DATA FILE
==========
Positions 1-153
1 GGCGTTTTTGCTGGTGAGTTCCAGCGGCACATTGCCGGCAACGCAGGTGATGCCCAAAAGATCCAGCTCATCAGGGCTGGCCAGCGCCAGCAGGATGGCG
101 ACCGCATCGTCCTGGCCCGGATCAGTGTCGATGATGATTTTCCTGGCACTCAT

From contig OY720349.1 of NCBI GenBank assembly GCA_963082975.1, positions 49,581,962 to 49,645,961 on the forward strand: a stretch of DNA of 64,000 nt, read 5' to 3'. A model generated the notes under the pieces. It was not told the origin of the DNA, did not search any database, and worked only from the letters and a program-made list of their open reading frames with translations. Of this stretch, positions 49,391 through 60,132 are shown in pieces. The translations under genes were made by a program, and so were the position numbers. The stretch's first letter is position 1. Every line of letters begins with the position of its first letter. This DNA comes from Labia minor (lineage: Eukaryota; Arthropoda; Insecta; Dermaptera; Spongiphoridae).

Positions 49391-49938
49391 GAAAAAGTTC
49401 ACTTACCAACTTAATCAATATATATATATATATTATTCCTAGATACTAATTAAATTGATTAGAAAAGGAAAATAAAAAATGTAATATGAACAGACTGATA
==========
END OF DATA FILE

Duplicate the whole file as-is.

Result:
Positions 1-153
1 GGCGTTTTTGCTGGTGAGTTCCAGCGGCACATTGCCGGCAACGCAGGTGATGCCCAAAAGATCCAGCTCATCAGGGCTGGCCAGCGCCAGCAGGATGGCG
101 ACCGCATCGTCCTGGCCCGGATCAGTGTCGATGATGATTTTCCTGGCACTCAT

From contig OY720349.1 of NCBI GenBank assembly GCA_963082975.1, positions 49,581,962 to 49,645,961 on the forward strand: a stretch of DNA of 64,000 nt, read 5' to 3'. A model generated the notes under the pieces. It was not told the origin of the DNA, did not search any database, and worked only from the letters and a program-made list of their open reading frames with translations. Of this stretch, positions 49,391 through 60,132 are shown in pieces. The translations under genes were made by a program, and so were the position numbers. The stretch's first letter is position 1. Every line of letters begins with the position of its first letter. This DNA comes from Labia minor (lineage: Eukaryota; Arthropoda; Insecta; Dermaptera; Spongiphoridae).

Positions 49391-49938
49391 GAAAAAGTTC
49401 ACTTACCAACTTAATCAATATATATATATATATTATTCCTAGATACTAATTAAATTGATTAGAAAAGGAAAATAAAAAATGTAATATGAACAGACTGATA